Our belief in an afterlife is as strong as ever
Last Friday in Dealey Plaza in Dallas, Texas, there were commemorations to mark the 50th anniversary of President John F Kennedy. In many other parts, in many other ways people gathered to remember the slain President and those awful events of November 22nd 1963.
In Ireland JFK is remembered fondly, and throughout this year events have been taking place to honour him and remember his visit to Ireland a few short months before his assassination. It's incredible to think that even 50 years after the death of someone, millions of people still talk about him, and indeed still mourn his passing.
November is a month when we traditionally remember our own deceased loved ones. Most, if not all of us, have lost someone we know and we miss them dearly. Close family members, parents or siblings or grandparents or children; close friends and work colleagues; sometimes even people who we barely knew, but who managed to tough our lives and who's absence we feel. We take time to remember them and to pray for them, and indeed to pray for them.
We set this month aside to remember all who have died, people who have lost their lives in all sorts of circumstances in the past year. It can be a difficult time for a lot of people, particularly with Christmas just around the corner, and those who still grieve and mourn the loss of their loved ones are very much in our thoughts at this time too. We also spare a thought this year too for those who aren't related to us, those whom we never knew and whose lives were never connected to ours, but who still weigh on our thoughts.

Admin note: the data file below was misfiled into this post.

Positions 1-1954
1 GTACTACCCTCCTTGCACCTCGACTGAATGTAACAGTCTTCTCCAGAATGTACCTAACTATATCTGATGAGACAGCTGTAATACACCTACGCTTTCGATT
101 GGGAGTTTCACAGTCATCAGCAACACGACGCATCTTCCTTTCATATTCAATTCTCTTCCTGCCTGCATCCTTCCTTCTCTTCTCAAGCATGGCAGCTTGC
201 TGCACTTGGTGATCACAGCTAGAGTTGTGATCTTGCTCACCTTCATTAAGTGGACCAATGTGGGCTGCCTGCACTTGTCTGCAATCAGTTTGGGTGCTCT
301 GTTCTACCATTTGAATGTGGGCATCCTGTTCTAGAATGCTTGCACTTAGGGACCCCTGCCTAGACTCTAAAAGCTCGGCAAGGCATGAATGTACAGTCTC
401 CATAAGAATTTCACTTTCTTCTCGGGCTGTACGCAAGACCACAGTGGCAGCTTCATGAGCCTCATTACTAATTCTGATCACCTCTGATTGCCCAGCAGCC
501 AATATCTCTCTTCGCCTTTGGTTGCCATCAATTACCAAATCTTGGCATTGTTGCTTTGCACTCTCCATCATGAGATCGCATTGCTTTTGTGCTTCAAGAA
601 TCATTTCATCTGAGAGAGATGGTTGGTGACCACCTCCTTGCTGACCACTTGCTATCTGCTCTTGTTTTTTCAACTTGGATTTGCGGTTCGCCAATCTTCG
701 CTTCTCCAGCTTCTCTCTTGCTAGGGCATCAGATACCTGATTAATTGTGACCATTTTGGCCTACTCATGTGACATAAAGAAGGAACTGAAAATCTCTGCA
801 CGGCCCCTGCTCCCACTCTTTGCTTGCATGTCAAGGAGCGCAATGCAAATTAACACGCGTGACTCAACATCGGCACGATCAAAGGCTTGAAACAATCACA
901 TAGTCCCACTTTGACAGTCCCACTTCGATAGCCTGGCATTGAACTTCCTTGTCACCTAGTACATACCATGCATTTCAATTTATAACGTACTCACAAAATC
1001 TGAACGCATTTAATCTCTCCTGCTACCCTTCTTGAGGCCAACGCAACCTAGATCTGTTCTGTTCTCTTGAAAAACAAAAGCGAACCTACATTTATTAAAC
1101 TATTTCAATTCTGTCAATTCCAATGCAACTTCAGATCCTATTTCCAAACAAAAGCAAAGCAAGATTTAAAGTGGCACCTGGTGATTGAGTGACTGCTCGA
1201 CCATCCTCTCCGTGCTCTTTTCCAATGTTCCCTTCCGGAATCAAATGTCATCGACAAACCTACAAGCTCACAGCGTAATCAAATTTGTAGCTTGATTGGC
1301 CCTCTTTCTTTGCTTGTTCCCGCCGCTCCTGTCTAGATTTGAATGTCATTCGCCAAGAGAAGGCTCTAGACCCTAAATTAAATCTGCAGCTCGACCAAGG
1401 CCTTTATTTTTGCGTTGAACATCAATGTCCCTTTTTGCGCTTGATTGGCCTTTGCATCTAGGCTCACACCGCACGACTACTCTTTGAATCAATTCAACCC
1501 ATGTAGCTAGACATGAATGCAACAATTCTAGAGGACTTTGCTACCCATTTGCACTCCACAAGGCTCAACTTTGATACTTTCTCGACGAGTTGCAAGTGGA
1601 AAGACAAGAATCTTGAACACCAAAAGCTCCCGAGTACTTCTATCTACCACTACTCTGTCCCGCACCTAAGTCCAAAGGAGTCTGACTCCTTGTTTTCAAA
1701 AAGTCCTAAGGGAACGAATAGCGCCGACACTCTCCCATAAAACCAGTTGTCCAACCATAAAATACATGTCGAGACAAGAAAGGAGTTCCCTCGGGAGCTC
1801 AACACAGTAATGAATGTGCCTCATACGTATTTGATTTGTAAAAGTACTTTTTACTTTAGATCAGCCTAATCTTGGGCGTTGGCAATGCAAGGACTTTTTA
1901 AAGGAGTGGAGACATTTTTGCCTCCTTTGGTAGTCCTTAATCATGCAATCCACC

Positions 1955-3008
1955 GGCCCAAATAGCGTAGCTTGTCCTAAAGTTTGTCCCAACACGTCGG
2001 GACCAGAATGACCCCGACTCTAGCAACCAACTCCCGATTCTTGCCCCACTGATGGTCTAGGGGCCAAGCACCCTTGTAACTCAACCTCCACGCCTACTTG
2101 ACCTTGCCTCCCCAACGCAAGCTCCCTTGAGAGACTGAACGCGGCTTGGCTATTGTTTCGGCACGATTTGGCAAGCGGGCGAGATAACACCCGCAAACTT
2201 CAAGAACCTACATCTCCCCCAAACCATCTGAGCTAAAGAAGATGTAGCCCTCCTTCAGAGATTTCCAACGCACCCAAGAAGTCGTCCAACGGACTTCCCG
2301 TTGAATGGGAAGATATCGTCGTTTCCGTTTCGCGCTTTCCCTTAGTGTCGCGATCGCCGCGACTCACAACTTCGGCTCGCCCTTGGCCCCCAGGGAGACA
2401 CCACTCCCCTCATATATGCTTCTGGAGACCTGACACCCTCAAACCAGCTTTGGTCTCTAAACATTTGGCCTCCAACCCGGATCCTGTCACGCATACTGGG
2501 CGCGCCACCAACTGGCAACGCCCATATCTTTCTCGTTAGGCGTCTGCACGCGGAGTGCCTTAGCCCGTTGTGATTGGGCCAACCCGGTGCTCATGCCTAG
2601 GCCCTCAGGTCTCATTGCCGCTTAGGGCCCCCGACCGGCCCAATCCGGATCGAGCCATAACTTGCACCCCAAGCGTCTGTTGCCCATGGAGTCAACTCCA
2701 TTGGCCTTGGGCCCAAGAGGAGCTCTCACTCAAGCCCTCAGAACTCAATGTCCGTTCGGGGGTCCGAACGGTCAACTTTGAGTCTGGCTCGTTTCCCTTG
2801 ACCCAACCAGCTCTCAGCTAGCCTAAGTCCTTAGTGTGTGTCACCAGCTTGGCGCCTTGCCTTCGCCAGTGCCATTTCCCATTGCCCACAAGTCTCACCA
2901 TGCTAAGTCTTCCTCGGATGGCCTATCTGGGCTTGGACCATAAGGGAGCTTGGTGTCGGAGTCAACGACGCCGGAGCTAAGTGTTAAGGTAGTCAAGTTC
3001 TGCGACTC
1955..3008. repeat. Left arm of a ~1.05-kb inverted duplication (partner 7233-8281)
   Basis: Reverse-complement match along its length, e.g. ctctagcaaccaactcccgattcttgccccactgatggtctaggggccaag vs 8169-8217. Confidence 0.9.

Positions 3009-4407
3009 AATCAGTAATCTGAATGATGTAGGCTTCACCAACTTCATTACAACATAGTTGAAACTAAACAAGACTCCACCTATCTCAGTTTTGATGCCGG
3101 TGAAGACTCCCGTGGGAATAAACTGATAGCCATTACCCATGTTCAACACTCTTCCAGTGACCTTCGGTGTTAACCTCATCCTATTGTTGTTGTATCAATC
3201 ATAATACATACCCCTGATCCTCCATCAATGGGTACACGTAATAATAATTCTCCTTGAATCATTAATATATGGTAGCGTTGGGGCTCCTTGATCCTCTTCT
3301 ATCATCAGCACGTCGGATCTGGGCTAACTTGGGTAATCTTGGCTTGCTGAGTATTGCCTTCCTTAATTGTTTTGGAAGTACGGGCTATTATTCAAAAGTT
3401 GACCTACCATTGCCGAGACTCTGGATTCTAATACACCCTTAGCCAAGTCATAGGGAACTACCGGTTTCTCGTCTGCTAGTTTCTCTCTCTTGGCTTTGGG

In the past few weeks we've been hearing about the tragic situation in the Philippines, where so many thousands have lost their lives, and many more are left with the feelings of devastation and loss that have overtaken them so suddenly and unexpectedly. In the midst of our loss we wonder where they are now, we ponder on the existence of an afterlife – some believe in God and a heaven where there is no more tears or sadness or suffering, and some don't. Some believe in reincarnation, and some believe that death is the end and that's it.
The renowned modern-day atheist Stephen Hawking has rubbished the notion of a 'hereafter', claiming that the cornerstone of many religions is nothing more than wishful thinking for those afraid of death. He says: 'There is no heaven or afterlife - that is a fairy story for people afraid of the dark.'
Christians certainly don't hold this view – we believe that Christ dying and rising from the dead after three days, couple with his promise to the repentant thief that 'this day you will be with me in Paradise', is what lies ahead for all of us after our time here.
There is the sure and certain hope of the resurrection for all of us. With that comes comfort and consolation obviously, but so too does a sense of peace.
I'm reminded of the words of the poem by W.B. Yeats called 'Ben Bulben', the last three lines of which decorate his gravestone in Drumcliffe, County Sligo. Those three short lines have puzzled analysts ever since. What do they mean? What message was Yeats trying to get across? In this month of November we ponder them anew as we remember our departed loved ones.
Under bare Ben Bulben's head
In Drumcliff churchyard Yeats is laid.
An ancestor was rector there
Long years ago, a church stands near,
By the road an ancient cross.
No marble, no conventional phrase;
On limestone quarried near the spot
By his command these words are cut:
'Cast a cold eye
On life, on death.
Horseman, pass by.'